sociology

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  • Created on: 15-07-19 13:55
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  • topic 5- religion in a global context
    • characteristics of fundamentalism
      • traditiional
      • back to basics
      • an authoritative sacred text
      • an us and them mentality
      • aggressive reaction
      • use of modern technology
      • patriarchy
      • prophecy
      • conspiracy theories
    • fundamentalism and modernity
      • davies- fundamentalism occurs where those who hold traditional orthodox beliefs + values are threatened by modernity + feels need to defend themselves against it.
      • giddens- fundamentalism product of a reaction + globalization, which undermines traditional social norms
    • cosmopolitanism
      • reflective thinking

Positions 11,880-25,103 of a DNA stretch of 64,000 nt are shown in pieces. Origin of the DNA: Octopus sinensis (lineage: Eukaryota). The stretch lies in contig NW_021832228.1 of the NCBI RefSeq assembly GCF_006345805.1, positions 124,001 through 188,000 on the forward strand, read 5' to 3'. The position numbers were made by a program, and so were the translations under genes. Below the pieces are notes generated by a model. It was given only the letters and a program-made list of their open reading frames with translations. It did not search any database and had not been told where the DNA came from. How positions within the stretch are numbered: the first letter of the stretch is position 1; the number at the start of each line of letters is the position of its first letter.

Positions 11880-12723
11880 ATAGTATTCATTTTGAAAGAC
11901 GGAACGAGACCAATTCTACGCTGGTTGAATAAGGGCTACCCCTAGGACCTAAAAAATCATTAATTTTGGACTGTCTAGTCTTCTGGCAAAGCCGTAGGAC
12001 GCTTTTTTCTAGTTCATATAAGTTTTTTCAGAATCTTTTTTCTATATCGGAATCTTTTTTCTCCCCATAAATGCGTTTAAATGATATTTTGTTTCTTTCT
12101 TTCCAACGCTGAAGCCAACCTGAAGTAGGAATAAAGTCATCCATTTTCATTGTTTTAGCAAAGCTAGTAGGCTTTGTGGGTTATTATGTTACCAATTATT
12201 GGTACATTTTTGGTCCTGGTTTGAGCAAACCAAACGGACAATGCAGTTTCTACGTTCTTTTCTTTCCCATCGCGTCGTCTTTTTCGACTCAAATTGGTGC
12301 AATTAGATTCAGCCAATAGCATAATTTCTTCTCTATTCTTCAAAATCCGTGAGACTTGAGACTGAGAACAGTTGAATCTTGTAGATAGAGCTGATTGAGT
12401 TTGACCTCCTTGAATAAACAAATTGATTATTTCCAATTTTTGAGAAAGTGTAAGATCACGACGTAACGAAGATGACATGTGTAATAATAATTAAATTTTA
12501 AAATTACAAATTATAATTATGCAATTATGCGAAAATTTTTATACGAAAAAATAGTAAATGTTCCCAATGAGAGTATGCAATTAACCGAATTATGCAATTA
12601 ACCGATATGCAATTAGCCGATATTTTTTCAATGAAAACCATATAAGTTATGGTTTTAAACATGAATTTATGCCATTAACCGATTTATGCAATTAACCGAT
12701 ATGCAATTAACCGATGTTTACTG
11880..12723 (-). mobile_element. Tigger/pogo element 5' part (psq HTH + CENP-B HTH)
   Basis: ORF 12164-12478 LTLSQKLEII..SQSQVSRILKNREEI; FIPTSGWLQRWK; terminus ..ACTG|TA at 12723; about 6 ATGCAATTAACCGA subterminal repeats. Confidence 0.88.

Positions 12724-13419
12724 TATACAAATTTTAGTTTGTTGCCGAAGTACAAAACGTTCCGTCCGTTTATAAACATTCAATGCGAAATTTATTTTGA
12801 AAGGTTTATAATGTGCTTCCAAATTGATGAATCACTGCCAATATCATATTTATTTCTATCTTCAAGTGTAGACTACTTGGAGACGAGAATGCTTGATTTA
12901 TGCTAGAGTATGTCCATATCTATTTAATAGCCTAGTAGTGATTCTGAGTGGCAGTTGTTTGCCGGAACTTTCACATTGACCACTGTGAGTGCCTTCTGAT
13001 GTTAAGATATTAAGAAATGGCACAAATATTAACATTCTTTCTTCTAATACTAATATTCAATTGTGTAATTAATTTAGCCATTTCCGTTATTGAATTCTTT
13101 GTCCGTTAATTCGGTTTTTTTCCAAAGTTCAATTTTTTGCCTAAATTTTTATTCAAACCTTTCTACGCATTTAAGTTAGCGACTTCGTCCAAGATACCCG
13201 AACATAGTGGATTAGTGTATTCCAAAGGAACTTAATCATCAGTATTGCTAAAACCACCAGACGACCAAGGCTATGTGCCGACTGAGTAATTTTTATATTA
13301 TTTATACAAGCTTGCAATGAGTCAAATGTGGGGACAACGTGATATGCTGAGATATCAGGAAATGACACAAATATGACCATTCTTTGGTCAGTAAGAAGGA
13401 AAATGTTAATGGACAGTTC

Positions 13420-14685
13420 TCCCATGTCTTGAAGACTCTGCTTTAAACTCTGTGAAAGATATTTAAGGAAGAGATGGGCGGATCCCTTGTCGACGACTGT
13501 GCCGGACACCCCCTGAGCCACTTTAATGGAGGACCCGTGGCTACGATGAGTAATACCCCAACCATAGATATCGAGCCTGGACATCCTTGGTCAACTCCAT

• open to new ideas
      • lifestyle is a choice
      • tolerant
      • use of rational arguements
      • personal meaning and self improvement
    • response to post-modernity
      • castells
        • resitance identity- defensive reaction of those who feel threatened + retreat into fundamentalist communities
        • project identity- response of those who are forward-looking + engage with social movements such as feminism + environmentalism.
      • criticisms
        • beckford
          • giddens lumps together, ignoring all important differences between them
    • monothesim and fundamentalism
      • bruce- fundamentalism in monotheistic religions whereas polytheistic- believes in many gods are unlikley to produce fundamentalism
    • two fundamentalisms
      • in the west- fundamentalism is often a reaction to change taking place within a society
      • in the third world- fundamentalism is usually a reaction to changes being thrust upon a society from outside
    • secular fundamentalism
      • the first phrase gave rise to religious fundamentalism- enlightment period
    • the clash of civilisation
      • huntington identifies 7 civilisations + most are larger than a single nation. each has a common cultural background + history and is closely identified with one of the worlds religions
      • criticisms
        • jackson- huntington is a western ideology that stereotypes eastern nations and people as untrustworthy, inferior or fantical